19, eh? Props and a Scout salute to you! I was once an ASM for a brand new troop at that age. SM was a good guy but knew nothing about scouting. So I pretty much ran the whole show while he did the paperwork. As others have pointed out, being young gives you a closer bond with the scouts than is possible with us old folks. They will look up to you and copy you. ( scared yet?) The down side is that some of the older adults have a hard time seeing you as an adult. I said things as a 20 year old to some 40 year old parents and was completely blown off. I say the exact same thing now and they say " Yes sir". Grey hair does have some advantages after all. Shouldn't be that way but it is. So talk to the other leaders, explain to them your vision of what the troop should be, and how it's going to get there. Get them on your, that is to say scoutings, side. If all of them politely tell the difficult parent "That's not how we roll here" it's probably going to be easier for him to accept than just coming from you.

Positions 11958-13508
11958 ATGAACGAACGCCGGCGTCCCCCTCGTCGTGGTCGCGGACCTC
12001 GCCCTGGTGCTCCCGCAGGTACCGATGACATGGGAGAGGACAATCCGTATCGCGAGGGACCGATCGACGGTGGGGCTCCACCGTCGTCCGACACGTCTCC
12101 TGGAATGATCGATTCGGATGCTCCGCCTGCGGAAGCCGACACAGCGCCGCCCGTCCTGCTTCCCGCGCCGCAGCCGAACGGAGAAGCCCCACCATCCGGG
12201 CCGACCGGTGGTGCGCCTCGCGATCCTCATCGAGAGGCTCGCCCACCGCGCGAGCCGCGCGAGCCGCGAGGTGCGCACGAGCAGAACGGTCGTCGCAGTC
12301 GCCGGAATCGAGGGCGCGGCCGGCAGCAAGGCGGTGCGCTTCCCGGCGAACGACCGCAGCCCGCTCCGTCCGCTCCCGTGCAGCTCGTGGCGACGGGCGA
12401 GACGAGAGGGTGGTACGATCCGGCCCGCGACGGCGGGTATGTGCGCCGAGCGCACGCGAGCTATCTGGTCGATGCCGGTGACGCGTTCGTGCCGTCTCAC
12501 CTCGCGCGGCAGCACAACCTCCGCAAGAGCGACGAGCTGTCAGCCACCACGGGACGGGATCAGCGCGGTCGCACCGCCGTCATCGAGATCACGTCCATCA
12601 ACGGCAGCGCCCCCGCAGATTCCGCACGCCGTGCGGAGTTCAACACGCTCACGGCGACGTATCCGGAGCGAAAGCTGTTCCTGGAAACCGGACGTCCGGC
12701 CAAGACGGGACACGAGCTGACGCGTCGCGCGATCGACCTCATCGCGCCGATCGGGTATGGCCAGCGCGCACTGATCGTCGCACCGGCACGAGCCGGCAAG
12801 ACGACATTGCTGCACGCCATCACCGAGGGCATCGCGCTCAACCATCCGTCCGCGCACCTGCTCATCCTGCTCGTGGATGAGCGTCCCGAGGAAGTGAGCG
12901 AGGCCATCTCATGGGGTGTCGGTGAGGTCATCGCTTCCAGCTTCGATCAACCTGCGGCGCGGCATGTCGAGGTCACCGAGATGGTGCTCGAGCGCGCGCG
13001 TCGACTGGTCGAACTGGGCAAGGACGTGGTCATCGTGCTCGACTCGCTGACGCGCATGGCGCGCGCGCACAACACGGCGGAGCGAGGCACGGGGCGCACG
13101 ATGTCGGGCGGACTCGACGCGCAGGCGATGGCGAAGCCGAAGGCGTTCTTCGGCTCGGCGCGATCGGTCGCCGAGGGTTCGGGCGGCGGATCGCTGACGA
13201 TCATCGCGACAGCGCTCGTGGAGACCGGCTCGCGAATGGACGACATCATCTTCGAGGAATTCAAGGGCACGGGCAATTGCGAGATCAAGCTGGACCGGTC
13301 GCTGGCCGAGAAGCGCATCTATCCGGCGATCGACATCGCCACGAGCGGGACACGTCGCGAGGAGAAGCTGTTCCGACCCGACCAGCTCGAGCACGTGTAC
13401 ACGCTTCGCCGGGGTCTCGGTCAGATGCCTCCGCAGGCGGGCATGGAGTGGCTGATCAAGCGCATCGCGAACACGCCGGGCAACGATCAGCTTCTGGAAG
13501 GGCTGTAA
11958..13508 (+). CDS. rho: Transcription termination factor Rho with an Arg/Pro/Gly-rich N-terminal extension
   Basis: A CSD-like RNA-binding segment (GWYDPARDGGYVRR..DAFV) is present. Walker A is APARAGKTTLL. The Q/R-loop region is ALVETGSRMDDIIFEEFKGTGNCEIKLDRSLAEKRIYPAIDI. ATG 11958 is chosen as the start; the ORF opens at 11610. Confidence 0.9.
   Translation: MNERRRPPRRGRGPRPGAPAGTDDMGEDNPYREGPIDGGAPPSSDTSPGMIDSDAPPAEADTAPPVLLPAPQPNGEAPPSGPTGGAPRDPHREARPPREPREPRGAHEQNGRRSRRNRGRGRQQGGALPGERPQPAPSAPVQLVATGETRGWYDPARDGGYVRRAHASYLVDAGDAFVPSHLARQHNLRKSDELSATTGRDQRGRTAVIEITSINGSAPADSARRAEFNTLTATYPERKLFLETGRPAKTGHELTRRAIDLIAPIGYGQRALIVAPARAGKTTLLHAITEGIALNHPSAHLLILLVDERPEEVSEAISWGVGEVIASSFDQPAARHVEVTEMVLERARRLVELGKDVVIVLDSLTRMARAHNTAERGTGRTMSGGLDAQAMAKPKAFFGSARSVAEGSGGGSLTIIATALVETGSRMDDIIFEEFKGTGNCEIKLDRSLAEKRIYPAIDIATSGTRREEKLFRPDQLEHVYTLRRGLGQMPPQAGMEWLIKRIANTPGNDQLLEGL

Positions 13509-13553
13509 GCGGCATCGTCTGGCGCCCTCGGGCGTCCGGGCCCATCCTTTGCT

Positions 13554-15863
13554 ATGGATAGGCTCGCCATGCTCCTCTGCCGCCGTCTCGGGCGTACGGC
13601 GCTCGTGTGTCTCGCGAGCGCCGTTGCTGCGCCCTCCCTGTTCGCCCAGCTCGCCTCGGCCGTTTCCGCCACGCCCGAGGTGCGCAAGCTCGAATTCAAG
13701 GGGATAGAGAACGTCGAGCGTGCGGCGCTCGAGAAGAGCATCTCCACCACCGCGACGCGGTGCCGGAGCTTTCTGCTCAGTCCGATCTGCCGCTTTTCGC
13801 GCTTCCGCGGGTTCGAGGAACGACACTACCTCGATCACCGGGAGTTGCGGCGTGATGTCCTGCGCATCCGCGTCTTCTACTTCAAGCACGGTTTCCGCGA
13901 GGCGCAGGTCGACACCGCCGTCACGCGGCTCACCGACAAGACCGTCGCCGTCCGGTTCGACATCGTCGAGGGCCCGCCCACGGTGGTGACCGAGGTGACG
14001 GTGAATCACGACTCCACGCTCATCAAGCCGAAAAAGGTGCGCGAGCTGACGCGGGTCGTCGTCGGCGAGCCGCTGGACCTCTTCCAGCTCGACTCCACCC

3. 2 points
    That changes my understanding. First of all, a big round of applause for taking this on. Second, getting Grandpaw to help with this guy is a good idea. And any other adults. Third, officially you're an adult but the scouts are going to see you as one of them. That's a big plus. Use this to your advantage. You love backpacking and these scouts are looking up to you. So go backpacking. It doesn't all have to be long hikes. And some campouts that require all food to be cooked in dutch ovens will make for a fun break. As long as you look out for them and throw some fun things in the mix go ahead and challenge them. Something else you might not realize but now is a really important time to start looking for webelos bridging over. If you could get 4 more scouts in February that would be awesome. I have no idea what's going on with the pack that was at your chartering organization. Anyway, it would be great to develop a relationship with a pack or two. Talk to your scouts about how important this is and see if you can get them to help with some dens. Be Den Chiefs. Invite them camping with you. Den leaders are burned out by now so reaching out to them will be greatly appreciated. One thing about being the SM is having a vision of what the troop is about. Sharing that with everyone helps keep everyone on the same page and also is a great way to sell your troop to packs. Ask Grandpaw to help with this. We can also help.
  4. 2 points